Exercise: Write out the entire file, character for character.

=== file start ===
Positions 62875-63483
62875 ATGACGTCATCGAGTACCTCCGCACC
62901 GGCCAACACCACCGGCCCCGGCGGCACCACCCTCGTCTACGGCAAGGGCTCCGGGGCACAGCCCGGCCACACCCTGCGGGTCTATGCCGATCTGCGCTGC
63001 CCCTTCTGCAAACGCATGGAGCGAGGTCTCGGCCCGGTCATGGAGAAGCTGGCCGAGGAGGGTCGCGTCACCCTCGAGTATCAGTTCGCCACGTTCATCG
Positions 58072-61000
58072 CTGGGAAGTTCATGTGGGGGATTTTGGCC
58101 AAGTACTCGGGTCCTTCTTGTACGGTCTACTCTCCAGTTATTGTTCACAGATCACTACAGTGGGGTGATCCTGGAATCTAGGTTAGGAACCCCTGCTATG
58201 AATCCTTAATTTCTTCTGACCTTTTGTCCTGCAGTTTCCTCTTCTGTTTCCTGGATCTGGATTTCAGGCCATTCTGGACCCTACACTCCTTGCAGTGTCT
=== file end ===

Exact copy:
Positions 62875-63483
62875 ATGACGTCATCGAGTACCTCCGCACC
62901 GGCCAACACCACCGGCCCCGGCGGCACCACCCTCGTCTACGGCAAGGGCTCCGGGGCACAGCCCGGCCACACCCTGCGGGTCTATGCCGATCTGCGCTGC
63001 CCCTTCTGCAAACGCATGGAGCGAGGTCTCGGCCCGGTCATGGAGAAGCTGGCCGAGGAGGGTCGCGTCACCCTCGAGTATCAGTTCGCCACGTTCATCG
Positions 58072-61000
58072 CTGGGAAGTTCATGTGGGGGATTTTGGCC
58101 AAGTACTCGGGTCCTTCTTGTACGGTCTACTCTCCAGTTATTGTTCACAGATCACTACAGTGGGGTGATCCTGGAATCTAGGTTAGGAACCCCTGCTATG
58201 AATCCTTAATTTCTTCTGACCTTTTGTCCTGCAGTTTCCTCTTCTGTTTCCTGGATCTGGATTTCAGGCCATTCTGGACCCTACACTCCTTGCAGTGTCT